It means local authorities in the North East, as well as Greater Manchester, Merseyside, West Midlands and East Midlands, will receive the service for free in the first year. 

Safe Families believes it can reduce by five per cent, or £8m, the overall annual care costs of £160m across the North East and has appointed the respected Dartington Social Research Unit to monitor, measure and evaluate the programme’s success.

Michael Little, co-director of Dartington, said SFFC was identified as an initiative of great potential.

He explained: “Of all the things we get involved in, this one shows the greatest promise. A lot of programmes oversell themselves. What I particularly like about Safe Families is it’s a simple proposition.

“We are cautious in our estimates, but even then the evidence is extremely promising. The programme has the potential to produce a very good rate of return to local authorities.”


How Safe Families for Children works

Safe Families targets vulnerable families, typically with no local support network, who need help, whether it is a single parent who is due to go into hospital or couples who are struggling with debt or housing problems.

Dartington Social Research Unit has developed a screening tool app that social workers can access on their mobile telephones to establish quickly if a family fits the criteria for SFFC intervention. Whereas current intervention systems can take up to six weeks, once a referral is received by SFFC it can act on the same day.

Following referral, Safe Families volunteers, who are usually recruited through churches, take the children into their own homes overnight, for a couple of nights or up to a couple of weeks.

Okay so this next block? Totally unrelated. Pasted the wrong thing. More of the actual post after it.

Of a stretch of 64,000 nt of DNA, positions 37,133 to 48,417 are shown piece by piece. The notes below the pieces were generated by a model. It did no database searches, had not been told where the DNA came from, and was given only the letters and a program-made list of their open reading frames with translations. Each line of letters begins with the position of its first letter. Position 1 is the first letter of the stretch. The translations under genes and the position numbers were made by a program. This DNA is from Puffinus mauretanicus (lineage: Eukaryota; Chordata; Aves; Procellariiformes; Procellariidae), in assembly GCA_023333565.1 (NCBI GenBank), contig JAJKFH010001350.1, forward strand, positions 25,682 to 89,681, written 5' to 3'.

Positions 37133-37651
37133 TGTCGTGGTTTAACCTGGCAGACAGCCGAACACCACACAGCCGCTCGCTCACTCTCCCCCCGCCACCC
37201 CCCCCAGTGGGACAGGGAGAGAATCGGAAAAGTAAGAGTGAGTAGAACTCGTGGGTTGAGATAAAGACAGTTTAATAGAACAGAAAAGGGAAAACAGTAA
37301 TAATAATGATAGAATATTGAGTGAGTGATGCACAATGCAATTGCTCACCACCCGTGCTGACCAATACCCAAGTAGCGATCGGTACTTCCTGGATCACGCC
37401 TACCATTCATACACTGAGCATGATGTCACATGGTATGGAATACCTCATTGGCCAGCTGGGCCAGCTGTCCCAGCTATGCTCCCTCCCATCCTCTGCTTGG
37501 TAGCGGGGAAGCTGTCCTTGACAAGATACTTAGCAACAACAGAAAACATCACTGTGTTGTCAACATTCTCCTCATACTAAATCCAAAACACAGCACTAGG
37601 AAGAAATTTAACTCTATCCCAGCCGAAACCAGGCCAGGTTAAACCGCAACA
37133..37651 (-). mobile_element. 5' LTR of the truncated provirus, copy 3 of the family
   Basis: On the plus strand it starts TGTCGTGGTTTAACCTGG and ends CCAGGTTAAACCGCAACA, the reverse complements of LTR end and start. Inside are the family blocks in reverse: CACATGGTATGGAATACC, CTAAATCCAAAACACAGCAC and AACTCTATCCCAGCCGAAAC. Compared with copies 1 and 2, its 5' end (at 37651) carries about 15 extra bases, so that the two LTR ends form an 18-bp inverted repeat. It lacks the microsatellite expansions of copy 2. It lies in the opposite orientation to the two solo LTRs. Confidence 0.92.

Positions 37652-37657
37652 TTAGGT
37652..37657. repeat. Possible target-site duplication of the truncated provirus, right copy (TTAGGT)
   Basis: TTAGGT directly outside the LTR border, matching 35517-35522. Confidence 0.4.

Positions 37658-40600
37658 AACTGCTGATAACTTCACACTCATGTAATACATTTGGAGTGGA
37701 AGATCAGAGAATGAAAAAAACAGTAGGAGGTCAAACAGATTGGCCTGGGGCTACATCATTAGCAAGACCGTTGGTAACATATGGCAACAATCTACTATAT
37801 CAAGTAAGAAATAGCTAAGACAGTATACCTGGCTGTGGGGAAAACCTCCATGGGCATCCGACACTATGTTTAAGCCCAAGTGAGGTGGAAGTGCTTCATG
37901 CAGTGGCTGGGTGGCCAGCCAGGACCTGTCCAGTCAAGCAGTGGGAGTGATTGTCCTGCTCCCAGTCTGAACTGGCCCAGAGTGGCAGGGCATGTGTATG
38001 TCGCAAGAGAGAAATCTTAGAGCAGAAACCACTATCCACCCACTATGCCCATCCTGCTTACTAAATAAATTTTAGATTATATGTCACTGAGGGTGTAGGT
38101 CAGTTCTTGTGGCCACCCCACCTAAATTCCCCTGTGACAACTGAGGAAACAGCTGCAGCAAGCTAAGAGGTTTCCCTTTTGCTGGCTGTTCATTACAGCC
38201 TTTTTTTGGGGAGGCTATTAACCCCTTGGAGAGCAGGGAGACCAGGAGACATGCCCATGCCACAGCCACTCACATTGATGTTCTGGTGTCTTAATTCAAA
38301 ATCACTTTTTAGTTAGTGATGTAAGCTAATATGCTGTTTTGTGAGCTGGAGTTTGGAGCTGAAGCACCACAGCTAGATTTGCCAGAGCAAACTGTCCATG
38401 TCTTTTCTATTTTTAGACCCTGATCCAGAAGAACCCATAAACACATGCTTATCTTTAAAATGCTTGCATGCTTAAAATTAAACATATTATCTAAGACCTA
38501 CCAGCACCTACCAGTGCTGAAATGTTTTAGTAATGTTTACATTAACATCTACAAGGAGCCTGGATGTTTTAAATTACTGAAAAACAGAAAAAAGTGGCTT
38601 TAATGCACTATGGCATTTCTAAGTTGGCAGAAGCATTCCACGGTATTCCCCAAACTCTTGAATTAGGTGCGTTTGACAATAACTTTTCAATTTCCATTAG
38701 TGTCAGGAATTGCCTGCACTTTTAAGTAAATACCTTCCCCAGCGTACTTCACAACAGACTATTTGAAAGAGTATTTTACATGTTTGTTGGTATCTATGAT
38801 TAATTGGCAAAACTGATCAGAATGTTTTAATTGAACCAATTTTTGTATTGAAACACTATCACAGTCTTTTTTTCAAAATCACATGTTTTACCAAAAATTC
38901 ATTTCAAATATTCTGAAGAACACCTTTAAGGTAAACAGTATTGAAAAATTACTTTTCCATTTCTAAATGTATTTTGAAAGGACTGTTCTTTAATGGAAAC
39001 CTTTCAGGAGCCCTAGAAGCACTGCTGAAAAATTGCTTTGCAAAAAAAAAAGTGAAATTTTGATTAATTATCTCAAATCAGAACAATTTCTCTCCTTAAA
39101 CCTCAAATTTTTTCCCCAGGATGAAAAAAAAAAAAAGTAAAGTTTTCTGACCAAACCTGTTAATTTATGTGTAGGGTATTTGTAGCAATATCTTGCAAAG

The arrangement is made with the complete agreement of the parents, and children return home as soon as possible, with the offer of continued support for parents from a 'family friend' or mentor.

One thousand volunteers, host families, family friends and resource friends have been recruited in the North East. Each volunteer goes through a strict recruitment process which includes application, references, DBS check, home assessment and training before their application is reviewed by a panel and approved.

Safe Families policies and procedures have been praised for their high standards by Middlesbrough’s Local Children’s Safeguarding Board (LSCB).

Keith Danby, chief executive of SFFC, said: “It’s just not sustainable from both a financial and social perspective. Local authorities have identified they need to work much earlier in the cycle. We believe Safe Families is tailor-made to make that happen and prevent the number of children going into care.

“We can mobilise an army of caring people with a natural instinct to help. Volunteers are very excited about the opportunity to contribute towards helping those who are going through challenging circumstances and to stop family breakdown in society.”

Safe Families is based on a successful model in the USA where it has helped over 15,000 families. In Chicago alone, it has been credited with helping to halve the number of children taken into care in less than ten years.